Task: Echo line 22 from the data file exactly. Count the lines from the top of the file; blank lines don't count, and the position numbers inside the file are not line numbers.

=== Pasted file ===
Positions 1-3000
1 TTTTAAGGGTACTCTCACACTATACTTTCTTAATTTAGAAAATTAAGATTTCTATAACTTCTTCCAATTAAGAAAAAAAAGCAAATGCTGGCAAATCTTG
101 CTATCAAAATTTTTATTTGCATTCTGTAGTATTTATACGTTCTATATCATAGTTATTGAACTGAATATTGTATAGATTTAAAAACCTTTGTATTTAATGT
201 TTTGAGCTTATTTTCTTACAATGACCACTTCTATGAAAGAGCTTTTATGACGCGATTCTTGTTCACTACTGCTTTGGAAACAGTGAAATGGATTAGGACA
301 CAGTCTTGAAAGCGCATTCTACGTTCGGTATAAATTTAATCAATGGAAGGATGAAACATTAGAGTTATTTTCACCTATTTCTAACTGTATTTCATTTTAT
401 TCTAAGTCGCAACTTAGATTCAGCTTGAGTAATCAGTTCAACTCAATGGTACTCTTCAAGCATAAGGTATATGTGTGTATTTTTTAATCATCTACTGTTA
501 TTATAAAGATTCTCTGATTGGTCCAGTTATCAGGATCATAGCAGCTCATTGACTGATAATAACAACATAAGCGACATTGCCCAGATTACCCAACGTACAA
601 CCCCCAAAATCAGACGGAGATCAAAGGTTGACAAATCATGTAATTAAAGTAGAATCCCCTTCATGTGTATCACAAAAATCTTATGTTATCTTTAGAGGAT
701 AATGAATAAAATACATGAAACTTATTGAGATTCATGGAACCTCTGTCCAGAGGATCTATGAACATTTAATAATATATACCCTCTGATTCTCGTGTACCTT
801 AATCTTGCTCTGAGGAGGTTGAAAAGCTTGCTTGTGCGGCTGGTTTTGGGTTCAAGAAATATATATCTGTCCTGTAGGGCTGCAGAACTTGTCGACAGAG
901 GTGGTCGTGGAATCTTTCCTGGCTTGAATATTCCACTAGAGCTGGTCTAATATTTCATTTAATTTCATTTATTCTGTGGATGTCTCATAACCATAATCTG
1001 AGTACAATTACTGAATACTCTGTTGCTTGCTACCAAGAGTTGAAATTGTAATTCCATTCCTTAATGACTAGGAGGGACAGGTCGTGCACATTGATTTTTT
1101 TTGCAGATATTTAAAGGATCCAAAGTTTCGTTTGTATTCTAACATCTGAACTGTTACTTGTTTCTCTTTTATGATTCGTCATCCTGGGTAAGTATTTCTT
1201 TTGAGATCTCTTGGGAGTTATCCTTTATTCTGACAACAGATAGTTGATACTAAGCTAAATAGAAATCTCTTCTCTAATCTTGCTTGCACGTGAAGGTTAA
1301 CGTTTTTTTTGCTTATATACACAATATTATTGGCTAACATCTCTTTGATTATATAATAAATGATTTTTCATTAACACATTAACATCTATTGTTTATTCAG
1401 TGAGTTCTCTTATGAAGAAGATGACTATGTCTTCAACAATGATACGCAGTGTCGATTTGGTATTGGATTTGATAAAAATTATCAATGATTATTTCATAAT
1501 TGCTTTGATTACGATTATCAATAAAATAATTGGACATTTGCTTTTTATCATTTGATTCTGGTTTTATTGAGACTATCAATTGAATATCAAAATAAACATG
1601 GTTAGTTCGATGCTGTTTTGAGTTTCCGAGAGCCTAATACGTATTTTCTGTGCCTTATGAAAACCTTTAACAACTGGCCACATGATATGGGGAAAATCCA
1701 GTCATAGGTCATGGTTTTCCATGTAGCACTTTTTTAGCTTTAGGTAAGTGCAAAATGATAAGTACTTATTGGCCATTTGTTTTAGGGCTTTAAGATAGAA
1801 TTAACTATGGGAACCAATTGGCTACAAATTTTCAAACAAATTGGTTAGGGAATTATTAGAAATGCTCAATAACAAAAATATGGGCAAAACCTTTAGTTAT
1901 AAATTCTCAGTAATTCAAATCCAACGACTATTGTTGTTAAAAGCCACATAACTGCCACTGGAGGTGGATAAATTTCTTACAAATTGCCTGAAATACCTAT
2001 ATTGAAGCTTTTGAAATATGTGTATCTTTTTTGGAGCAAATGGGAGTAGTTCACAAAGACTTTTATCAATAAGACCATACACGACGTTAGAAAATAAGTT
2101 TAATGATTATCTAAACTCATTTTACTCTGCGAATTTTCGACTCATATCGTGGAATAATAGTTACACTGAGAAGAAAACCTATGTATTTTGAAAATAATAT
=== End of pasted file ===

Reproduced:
2001 ATTGAAGCTTTTGAAATATGTGTATCTTTTTTGGAGCAAATGGGAGTAGTTCACAAAGACTTTTATCAATAAGACCATACACGACGTTAGAAAATAAGTT